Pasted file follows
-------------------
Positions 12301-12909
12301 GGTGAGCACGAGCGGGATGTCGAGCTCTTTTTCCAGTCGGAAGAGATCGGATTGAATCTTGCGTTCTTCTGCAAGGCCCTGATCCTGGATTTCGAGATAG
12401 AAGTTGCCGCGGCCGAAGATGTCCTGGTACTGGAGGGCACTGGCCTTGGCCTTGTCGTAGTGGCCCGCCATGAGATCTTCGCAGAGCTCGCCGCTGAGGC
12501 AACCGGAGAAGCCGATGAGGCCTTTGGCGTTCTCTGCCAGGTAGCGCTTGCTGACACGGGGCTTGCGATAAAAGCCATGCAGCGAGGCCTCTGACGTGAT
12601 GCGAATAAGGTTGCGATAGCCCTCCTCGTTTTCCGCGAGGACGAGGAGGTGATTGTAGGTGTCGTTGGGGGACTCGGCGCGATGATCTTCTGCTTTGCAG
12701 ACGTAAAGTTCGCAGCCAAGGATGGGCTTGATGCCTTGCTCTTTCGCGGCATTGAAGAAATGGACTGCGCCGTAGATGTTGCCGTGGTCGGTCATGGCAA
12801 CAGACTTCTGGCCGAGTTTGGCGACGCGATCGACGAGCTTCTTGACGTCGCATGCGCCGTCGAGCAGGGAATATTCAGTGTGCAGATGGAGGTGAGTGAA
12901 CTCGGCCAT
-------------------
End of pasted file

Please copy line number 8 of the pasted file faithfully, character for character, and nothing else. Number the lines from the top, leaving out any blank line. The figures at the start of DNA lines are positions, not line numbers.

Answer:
12901 CTCGGCCAT